December 2, 2002

The Post Office Wants Those Crates Back

Lindsay Cohen, Reporter, WNYT-TV passes along this story she spotted in the Albany Times Union. The story, which is cleverly written, is about those white postal delivery cartons that every newsroom in America has stacked in a corner.

“See those white plastic cartons, about the size of a milk crate? The ones with the words ‘property of the U.S. Postal Service’ printed in blue? The post office wants ’em back. This is a national crisis. Seriously.
The Postal Service bought 20 million containers during the last two years. Now it’s got fewer than 20,000 left. At a cost of approximately $3.25 each, that’s a loss of approximately $65 million. See? Serious.
Here’s what happens: The mail bins, used to transport magazines, catalogs and large envelopes — ‘flats,’ in Postal Service lingo — are delivered to office mailrooms. Companies say, ‘We’re going to bring the tub back.’ But they don’t — even though there’s a stern warning on the side that says, ‘Maximum penalty for theft or misuse of postal property: $1,000 fine and 3 years’ imprisonment.’


“‘I don’t want to name any businesses out there,’ says Mary K.Madonna, a Postal Service spokeswoman in Albany. But she sure would like those unnamed businesses to bring back her tubs.


“‘They’re very sturdy, very durable,’ she admits, and can be used for a variety of non-postal purposes. Like making a puppy bed, or storing recyclables, files, garbage and dirty laundry. At least that’s what we’ve heard. We never use them for anything but mail. Oh, and storing all the books that come to the newspaper. And … OK, we’ve got a bunch, too.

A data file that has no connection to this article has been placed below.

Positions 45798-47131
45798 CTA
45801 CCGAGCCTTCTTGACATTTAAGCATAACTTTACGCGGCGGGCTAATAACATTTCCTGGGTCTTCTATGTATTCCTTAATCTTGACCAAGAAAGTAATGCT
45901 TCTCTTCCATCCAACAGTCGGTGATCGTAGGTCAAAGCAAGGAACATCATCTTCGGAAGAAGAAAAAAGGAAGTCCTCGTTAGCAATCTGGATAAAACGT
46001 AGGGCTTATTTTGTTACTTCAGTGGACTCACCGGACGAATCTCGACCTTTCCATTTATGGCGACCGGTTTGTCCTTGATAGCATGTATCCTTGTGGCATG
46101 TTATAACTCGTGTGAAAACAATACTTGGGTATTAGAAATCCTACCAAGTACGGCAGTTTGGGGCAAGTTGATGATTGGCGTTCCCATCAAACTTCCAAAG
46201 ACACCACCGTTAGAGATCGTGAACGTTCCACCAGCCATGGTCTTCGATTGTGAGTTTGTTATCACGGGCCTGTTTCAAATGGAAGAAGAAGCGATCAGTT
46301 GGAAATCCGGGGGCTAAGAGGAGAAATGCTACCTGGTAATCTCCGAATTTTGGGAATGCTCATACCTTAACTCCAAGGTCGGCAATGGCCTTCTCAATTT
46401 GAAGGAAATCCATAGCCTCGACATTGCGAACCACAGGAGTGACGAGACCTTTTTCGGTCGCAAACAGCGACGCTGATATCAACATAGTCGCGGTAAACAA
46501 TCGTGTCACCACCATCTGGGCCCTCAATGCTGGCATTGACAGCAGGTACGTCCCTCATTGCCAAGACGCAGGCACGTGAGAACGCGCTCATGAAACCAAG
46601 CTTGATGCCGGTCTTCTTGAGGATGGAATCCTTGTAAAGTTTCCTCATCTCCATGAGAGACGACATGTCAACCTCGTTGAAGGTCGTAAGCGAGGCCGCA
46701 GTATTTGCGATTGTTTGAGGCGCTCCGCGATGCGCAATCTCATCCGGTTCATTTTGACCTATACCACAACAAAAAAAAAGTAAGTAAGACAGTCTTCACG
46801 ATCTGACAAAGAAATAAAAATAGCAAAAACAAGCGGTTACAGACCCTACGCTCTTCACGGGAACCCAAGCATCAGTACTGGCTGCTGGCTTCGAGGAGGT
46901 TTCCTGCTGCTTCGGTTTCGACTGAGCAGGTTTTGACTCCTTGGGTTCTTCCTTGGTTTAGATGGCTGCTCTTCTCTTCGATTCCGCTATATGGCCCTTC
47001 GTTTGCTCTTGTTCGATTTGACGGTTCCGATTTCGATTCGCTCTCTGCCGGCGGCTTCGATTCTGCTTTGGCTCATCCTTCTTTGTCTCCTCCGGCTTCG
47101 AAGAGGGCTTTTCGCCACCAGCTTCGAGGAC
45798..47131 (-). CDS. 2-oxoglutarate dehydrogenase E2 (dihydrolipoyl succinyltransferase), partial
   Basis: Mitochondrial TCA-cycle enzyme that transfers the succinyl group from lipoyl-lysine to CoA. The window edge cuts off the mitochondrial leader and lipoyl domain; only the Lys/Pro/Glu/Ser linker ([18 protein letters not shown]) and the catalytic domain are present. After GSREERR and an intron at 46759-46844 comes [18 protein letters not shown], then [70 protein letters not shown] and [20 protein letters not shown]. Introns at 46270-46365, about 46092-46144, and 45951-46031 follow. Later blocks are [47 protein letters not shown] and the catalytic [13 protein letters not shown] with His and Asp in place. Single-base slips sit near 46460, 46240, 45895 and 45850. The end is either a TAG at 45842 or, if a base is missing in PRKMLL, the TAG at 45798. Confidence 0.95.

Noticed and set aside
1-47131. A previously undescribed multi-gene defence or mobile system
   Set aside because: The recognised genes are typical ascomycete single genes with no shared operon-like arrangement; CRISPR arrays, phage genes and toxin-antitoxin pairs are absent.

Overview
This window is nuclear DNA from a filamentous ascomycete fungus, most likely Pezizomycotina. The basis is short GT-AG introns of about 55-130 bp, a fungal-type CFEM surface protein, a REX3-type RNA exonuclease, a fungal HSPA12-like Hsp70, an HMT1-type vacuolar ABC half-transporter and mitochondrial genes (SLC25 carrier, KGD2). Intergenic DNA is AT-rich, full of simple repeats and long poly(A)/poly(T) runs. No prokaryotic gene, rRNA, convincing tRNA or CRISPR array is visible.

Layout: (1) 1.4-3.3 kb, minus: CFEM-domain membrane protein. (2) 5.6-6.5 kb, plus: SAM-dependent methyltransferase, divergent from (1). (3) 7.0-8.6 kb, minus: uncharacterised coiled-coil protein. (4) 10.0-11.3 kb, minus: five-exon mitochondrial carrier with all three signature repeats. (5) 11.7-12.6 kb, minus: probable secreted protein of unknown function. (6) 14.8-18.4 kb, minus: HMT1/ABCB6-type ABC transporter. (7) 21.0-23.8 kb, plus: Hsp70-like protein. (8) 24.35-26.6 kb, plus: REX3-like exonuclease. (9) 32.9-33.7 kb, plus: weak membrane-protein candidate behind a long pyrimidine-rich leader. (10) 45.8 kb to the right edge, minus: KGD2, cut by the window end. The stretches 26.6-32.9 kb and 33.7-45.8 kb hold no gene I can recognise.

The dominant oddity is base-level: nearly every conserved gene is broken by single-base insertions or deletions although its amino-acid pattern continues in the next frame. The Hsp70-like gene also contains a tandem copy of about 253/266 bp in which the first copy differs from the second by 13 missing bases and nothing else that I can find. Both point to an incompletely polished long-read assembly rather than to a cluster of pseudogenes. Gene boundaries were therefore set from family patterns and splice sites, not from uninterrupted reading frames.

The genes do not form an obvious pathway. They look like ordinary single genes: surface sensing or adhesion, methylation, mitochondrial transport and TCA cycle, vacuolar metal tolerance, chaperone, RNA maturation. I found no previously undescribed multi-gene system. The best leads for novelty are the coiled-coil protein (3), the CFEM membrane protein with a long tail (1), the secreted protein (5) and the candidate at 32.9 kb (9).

“‘Help us to avoid the cost to replace them,’ pleads Albany District Manager Timothy Healy.”



Kidnapping for Fun

My friend and Morning Meeting reader Lisa Farrell, News Director WLNS-TV, Lansing, Mich., sent an interesting story. She writes, “You can pay a gang of ‘thugs’ to kidnap you, all for a thrill. It’s a fad that’s catching on here in Michigan. You pay for a package, much like a vacation package and give these guys your schedule for the next week. They will swoop in and kidnap you.


“Issues: legal, psychological, criminal, medical. Is this making light of a horrifying crime? Most think so. What happens if a witness sees you getting ‘kidnapped?’ In Michigan, we have a CCW law. What would prevent someone from using their firearm to stop what they believe is a real kidnapping? What if a law enforcement officer sees this? He/She may use deadly force to prevent it. What kind of psychological scars does this leave? We interviewed doctors, cops, the friend of a real kidnapping victim and regular people. It generated A LOT of talk on our website. Here are the links to our stories.”

Note: you will notice in the stories that they do not have a real name for the guy who runs this “company” and we never hear from any real clients. His website comes back as registered to Adam Lamon. BET.com turned a story on this guy back in October.

According to a PR newswire, “As more local rappers discover the service, they are signing on as ‘celebrity guest kidnappers,’ so every kidnapping is sure to be unique. Before the adventure scenario unfolds, an interview is scheduled, waivers are signed, fees are paid, and a videotaped affidavit is recorded.”



Native Tribes and Cigarettes Taxes

I had an interesting conversation with Michael Dodson, Director of Public Information, Citizen Potawatomi Nation, about the cigarette tax story I posted yesterday on Al’s Morning Meeting. Michael, a former newspaper and radio journalist, says Oklahoma is trying to get a new deal with several Native American tribes to raise the cigarette taxes on Reservations. I wonder if other states are working on similar plans. Make no mistake about it, cigarette taxes on native sales are no small deal, amounting to hundreds of millions of dollars for states. Here was one study of taxes on native sales.